Writing and society go hand-in-hand: almost all writing is intended to be read by another person or by a group of other people. That is to say, that writing presupposes that people want to communicate with each other, and that they want, in some way, to relate to one another. It is no surprise, then, to find that writing is often used as a means of identifying oneself in respect of another group. This may be in terms of national, ethnic or linguistic identity, but it may also be in terms of religious identity.
In an earlier post, I looked at the Ancient Egyptian writing system, that we know as hieroglyphics. In a future post I will be talking about how vowels are (occasionally) represented in that writing system. However, for now I want to look at another writing system also used to write the Egyptian language, but a much later variety, known as Coptic. Unlike other Egyptian writing systems (hieratic, demotic), which are related to hieroglyphics, Coptic is based on the Greek alphabet, with some letters added in for Egyptian sounds that did not exist in Greek. This is particularly interesting for my own research project in CREWS, since it means that, unlike the other Egyptian scripts, the vowels are written down.
However, for Coptic, both the writing system and the language are also interesting for the history of the relationship between writing and society. The other ways of writing Egyptian arose in times when the predominant religion in Egypt was the ancestral Egyptian religion (for the Ancient Egyptian god of writing see my colleague Natalia’s post here). By contrast, most Coptic texts were written when the predominant religion in Egypt was Christianity. Accordingly, the language and the script became intimately bound up with the Egyptian expression of Christianity, to the point that still today the liturgy of the Egyptian church is Coptic. This is significant, since nobody actually speaks Coptic today as a native language. Instead they use Arabic. However, the Coptic language and script are important markers of the Christian minority in Egypt, and this is something of great significance in the lives of Egyptian Christians.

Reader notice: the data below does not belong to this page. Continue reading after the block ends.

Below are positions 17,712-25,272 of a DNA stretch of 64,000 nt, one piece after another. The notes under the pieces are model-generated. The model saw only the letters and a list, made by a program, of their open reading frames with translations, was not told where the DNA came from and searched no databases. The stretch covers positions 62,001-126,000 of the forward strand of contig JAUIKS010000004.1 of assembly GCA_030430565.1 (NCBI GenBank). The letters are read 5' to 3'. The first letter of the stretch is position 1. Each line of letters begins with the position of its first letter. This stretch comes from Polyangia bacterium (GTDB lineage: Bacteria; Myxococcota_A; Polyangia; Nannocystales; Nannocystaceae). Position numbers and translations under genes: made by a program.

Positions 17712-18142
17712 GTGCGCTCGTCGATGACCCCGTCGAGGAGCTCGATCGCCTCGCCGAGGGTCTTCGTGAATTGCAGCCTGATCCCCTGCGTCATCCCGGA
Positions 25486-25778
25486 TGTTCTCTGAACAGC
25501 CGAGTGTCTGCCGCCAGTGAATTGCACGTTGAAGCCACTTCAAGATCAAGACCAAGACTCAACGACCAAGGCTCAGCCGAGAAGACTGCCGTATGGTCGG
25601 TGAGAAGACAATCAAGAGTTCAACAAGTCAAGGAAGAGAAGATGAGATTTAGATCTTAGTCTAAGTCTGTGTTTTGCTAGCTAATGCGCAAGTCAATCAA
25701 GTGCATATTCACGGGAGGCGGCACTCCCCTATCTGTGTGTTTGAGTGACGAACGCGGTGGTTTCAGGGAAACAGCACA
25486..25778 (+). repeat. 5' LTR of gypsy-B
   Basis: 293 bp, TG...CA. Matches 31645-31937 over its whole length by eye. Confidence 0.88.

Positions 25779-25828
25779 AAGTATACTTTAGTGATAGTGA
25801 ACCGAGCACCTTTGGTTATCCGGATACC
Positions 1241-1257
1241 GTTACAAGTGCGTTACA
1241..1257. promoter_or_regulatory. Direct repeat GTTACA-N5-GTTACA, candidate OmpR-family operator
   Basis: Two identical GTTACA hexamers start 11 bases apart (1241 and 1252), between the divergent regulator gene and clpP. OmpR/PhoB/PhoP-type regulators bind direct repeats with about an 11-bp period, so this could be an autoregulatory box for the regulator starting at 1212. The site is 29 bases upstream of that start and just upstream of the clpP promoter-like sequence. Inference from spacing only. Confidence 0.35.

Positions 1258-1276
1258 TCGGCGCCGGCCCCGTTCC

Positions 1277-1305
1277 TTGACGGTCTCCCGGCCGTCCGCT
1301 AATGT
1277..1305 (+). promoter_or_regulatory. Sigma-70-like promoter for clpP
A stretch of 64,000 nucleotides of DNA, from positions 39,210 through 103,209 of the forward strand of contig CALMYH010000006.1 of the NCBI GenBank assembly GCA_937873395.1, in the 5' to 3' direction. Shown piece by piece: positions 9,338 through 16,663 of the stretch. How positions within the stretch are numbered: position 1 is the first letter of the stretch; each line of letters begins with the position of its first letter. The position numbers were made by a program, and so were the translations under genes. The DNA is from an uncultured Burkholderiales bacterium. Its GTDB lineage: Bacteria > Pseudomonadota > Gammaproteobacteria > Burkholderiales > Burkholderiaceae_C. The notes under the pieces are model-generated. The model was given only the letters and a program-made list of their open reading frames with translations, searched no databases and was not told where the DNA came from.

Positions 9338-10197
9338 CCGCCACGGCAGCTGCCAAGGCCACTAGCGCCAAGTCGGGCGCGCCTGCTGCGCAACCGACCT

Coptic Liturgical Codex from the 17th or 18th century. Rogers Fund, 1919. Met Museum New York.
On 18th November this year (2017), from 2-3.30pm at Great St Mary’s Church in Cambridge, the CREWS project is holding an event, entitled Writing in the Sand (for details and to book free tickets, see this link for the event), as part of the School of Advanced Study’s upcoming Being Human festival. Our speaker, Mariam Tadros, was brought up in the Coptic community here in the UK. She will be speaking to us about her experience growing up in this diaspora community and what it means to be a Copt here in Britain today. She will give an introduction to Coptic culture and language, and the significance of the writing system for Copts both historically and now, as well as insights from the lived experience of the Coptic church. We will see just how important writing is in the history, culture and religious expression of this persecuted religious minority, and how writing has shaped their identity in the past, and continues to shape their identity today. We look forward to seeing you there!
Service for the Coptic New Year (Nayrouz) in St Margaret’s Church, Westminster Abbey, on 17th October 2017. Photograph from here.
~ Robert Crellin (Research Associate on the CREWS project)